The Greek economy is worth a mere 3 per cent of European Union output and look at the damage its debt crisis has done to the rest of the continent.
Now imagine if the debt contagion were to infect Italy, the third largest economy in the euro zone, after Germany and France. The debt crisis would instantly transform itself into an existential crisis, with the euro's demise the likely outcome. After tallying up the bailout costs of Greece, Ireland and Portugal, there simply wouldn't be enough spare change to rescue an economy bigger than Canada's and roughly the same size as Britain's.
So what has Italy done to protect itself? Not much, really, other than to deny that it's vulnerable to the Greek disease. But clearly it's not. Italian bond yields have been rising and Moody's announced earlier this month that it may downgrade Italy's credit ratings. Italy's debt is worth 120 per cent of gross domestic product, second only to Greece's, and budget deficits, while fairly low by EU standards, persist. The Italian economy is stagnant and Italians, like Greeks, often shed their patriotism when the tax bill arrives.
This week, Italy finally got the message. On Thursday, the cabinet of Silvio Berlusconi is expected to approve by decree an austerity program, worth a hefty €47-billion ($65-billion) by 2014. It is the handiwork of finance minister Giulio Tremonti, who, to his credit, has always resisted the prime minister's desire to pump up the economy with stimulus programs that the government cannot afford. "It is the end of an era of deficit spending," Mr. Tremonti told the Financial Times. "Deficit spending is in the archives."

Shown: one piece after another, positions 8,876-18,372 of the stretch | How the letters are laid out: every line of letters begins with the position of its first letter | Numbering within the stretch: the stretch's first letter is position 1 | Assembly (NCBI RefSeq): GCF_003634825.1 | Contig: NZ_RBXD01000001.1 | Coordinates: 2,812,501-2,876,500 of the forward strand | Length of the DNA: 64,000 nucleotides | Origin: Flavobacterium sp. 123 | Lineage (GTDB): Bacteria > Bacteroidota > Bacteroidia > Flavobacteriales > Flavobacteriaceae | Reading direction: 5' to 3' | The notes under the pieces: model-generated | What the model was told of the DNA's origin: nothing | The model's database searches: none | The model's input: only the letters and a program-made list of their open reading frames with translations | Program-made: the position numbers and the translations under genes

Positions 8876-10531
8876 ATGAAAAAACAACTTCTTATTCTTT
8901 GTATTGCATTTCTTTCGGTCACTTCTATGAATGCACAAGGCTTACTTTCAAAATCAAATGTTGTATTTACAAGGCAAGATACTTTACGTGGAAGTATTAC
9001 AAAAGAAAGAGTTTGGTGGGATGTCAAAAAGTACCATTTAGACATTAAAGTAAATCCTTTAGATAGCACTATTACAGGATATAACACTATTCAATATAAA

The spending cutbacks and tax increases are designed to reduce the budget deficit to 2.7 per in 2012, from an estimated 3.9 per cent this year, and close to balance in 2014. If it succeeds, the national debt load should reverse course. There is nothing dramatic about the plan. Retiring public servants will not be replaced, taxes on big cars will go up, a financial transactions tax may appear, and so on. Apparently the strategy is to cause the fewest negative headlines by inducing minor pain among the maximum number of people.
The fine print, however, suggests that Mr. Tremonti's contagion-blocking exercise is less ambitious than it appears. Note that it calls for cuts of only €1.8-billion this year and €5.5-billion in 2012. For an economy of Italy's size, that's a single night on the town. The deep cuts -- €20-billion in each of 2013 and 2014 -- are back-end loaded.
Guess what? Mr. Berlusconi's term ends in 2013, when he is expected to step down. That means the worst of the cutbacks are being passed on to the next government. James Walston, professor of international affairs at the American University of Rome, called the deferred cubacks the government's "poison chalice."
This, of course, is unlikely to be the end of the story. Greece still seems certain to default. Spain is in rough shape. Italy's economy is going nowhere. Don't be surprised if Mr. Tremonti is forced to shift more of the austerity program's pain into its early years.